Ants color vision may help march towards robot technology

May 20, 2015 by David Stacey, University of Western Australia
Ants colour vision may help march towards robot technology

Researchers at The University of Western Australia have discovered how ants see in colour, a breakthrough that one day could help scientists create more autonomous robots.

In a paper published today in Proceedings of the Royal Society B, researchers Dr Yuri Ogawa and Dr Jan Hemmi from UWA's School of Animal Biology show for the first time that the Australian (like humans) have three types of photoreceptors that are sensitive to different colours (UV, Blue and Green) and therefore the potential for trichromatic colour vision.

Photoreceptors are the cells in the eye that are sensitive to light. This means that their colour vision is likely to be as good as that of humans and old world primates and significantly better than that of other mammals such as dogs, cats or wallabies.

Most mammals have only two types of photoreceptors they can use for colour vision, leading to poorer colour perception. However, in contrast to humans, the bull ants can also see UV light, which means they can see different colours than we do.

In addition, one of the two species investigated is completely nocturnal, so they only forage at night after dusk. That means they use their three different photoreceptors types at night, during light levels where humans are completely colour blind.

Dr Hemmi believes the driving force behind the sophistication of their colour vision is their need to navigate to and from their nest.

"In contrast to many other , bull ants forage individually, do not lay pheromone trails like other ant species and use only vision to navigate,' he said.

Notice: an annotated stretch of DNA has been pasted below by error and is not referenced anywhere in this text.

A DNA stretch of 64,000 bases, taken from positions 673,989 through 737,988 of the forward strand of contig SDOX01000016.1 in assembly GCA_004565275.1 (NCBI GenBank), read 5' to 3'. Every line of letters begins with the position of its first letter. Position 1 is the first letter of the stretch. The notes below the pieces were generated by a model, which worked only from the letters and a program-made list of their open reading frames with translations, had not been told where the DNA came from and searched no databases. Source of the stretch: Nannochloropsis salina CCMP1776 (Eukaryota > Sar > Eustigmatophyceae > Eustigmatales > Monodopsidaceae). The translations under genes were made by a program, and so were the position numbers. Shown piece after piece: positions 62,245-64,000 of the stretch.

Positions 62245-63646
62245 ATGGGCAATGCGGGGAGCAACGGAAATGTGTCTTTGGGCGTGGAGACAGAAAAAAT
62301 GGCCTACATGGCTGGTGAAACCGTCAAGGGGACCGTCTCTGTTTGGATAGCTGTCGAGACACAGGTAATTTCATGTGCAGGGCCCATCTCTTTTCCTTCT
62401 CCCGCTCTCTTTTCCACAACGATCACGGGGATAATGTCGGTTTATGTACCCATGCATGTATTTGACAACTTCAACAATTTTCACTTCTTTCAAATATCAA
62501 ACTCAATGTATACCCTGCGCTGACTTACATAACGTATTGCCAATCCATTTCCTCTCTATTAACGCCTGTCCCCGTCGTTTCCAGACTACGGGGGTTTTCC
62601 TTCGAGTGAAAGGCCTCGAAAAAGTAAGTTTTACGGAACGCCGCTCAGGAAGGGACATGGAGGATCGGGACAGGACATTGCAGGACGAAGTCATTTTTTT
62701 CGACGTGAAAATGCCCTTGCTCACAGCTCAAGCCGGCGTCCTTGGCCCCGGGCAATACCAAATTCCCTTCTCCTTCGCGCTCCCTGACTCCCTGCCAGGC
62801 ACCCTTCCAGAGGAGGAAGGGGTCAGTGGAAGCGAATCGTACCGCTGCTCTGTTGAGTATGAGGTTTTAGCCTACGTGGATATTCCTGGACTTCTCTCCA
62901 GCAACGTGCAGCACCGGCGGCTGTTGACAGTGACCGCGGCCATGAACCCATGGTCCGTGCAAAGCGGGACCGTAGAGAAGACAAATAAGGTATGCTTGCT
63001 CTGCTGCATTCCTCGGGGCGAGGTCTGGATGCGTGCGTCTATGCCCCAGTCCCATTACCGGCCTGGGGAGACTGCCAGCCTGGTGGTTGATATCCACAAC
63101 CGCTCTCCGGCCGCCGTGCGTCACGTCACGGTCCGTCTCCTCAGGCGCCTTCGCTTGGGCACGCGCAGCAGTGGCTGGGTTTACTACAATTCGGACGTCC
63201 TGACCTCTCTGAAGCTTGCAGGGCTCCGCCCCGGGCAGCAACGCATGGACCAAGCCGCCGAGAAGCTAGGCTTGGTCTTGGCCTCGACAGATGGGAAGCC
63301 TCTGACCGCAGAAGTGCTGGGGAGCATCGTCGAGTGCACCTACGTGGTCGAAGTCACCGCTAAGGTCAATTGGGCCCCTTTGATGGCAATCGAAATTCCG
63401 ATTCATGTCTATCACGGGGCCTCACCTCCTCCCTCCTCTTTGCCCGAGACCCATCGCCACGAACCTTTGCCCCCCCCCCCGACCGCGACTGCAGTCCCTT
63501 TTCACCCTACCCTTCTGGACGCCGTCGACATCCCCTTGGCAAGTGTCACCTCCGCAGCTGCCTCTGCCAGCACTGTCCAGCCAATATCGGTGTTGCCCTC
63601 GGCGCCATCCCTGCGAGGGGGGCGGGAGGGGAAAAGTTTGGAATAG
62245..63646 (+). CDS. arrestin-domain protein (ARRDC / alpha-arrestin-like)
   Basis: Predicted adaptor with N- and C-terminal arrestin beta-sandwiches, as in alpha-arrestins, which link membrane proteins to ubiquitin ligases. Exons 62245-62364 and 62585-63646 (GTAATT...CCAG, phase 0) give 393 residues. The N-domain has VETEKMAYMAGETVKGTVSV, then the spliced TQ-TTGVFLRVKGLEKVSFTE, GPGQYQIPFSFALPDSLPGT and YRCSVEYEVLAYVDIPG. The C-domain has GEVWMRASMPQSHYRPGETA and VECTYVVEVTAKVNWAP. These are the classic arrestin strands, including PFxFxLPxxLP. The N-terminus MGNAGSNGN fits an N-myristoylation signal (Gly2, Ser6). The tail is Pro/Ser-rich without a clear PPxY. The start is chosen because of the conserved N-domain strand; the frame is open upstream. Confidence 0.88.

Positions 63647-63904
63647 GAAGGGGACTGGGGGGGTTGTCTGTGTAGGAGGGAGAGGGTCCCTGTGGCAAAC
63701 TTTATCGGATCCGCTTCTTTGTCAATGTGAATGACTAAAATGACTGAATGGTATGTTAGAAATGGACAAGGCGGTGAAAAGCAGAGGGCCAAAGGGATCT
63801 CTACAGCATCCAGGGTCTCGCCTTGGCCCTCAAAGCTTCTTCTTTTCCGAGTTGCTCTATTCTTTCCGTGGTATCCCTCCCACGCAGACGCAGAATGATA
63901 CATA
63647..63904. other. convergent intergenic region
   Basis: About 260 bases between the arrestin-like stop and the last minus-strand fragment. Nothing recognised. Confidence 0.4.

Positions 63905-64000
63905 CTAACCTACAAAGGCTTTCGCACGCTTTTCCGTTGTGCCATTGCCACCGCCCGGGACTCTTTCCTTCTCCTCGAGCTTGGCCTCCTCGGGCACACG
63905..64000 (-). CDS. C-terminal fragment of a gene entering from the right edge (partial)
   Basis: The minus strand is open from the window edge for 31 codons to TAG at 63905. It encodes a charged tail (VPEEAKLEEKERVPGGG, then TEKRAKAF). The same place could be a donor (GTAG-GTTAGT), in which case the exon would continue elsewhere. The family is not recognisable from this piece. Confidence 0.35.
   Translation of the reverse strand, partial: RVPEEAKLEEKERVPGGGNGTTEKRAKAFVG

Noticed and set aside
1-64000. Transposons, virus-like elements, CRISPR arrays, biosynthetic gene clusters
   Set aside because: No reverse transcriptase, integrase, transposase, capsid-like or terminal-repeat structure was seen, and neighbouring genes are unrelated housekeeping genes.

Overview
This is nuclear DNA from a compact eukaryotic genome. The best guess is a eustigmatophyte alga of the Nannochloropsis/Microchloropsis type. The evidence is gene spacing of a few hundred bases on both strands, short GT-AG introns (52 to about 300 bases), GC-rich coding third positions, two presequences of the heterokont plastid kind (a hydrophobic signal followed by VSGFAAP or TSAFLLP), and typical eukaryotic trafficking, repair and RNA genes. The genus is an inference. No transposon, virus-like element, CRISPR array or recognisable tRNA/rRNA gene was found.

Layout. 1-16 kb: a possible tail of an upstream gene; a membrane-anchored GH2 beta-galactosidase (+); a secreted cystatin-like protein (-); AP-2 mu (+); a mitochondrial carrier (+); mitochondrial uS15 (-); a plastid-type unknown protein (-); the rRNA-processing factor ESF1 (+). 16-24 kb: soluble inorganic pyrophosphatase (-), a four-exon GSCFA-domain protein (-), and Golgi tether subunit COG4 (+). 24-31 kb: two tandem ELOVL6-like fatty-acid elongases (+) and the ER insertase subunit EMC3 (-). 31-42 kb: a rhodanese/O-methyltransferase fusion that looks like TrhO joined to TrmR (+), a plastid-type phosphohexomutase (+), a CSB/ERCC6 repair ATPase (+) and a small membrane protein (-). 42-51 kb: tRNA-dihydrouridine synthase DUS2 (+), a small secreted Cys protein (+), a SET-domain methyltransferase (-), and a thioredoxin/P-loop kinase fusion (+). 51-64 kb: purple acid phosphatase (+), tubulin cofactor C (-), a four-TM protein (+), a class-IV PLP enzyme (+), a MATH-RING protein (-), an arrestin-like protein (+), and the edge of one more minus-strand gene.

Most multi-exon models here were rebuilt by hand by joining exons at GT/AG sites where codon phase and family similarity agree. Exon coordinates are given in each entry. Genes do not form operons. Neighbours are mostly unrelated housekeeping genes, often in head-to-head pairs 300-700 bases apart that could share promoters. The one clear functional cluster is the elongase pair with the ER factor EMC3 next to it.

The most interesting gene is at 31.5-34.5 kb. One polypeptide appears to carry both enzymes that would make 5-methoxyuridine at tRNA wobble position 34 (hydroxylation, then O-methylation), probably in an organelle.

"The poor resolution of these ants means they see the world through an eye with only 2-3000 pixels and that must make it very difficult to accurately identify landmarks. Having accurate colour could therefore help with landmark identification. It is quite possible that navigation has played a major role in the early evolution of ."

The wider context of the research is to find out how animals see their world. With ants, the most interesting question is how miniaturisation affects their sensory systems and the researchers would like to know what strategies ants use to overcome miniaturisation effects such as small eyes and very limited processing power (small brains). The interest in miniaturisation comes from both biology and robotics.

Finding how animals navigate and see their world with very limited resources and how they use these resources to best effect could, in the long run, help scientists design more autonomous and effective robots and vehicles.

Explore further: Inside the colourful world of animal vision

More information: Three spectrally distinct photoreceptors in diurnal and nocturnal Australian ants, rspb.royalsocietypublishing.or … .1098/rspb.2015.0673

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not rated yet May 20, 2015
On the one hand, their retinal receptors, like those of birds, have superior bandwidth to a human's eyes, and yet it is assumed that because of their "pixel count" that their overall vision is inferior. On the other hand, we are discovering that it is not pixel count that determines image quality so much as pixel size, and cameras now exist with low pixel count that deliver superior images to cameras with a high pixel count. Ultimately, it is how the visual information delivered by those pixels is processed that determines image quality, and that is something we will probably never know. I have always thought that the apparent "multiple images" of the compound eyes of the fly are in all likelihood processed into a single image, and that our perception of what the fly sees should extend beyond the compound lens into the fly's core processor, another thing we will probably never know any more about.

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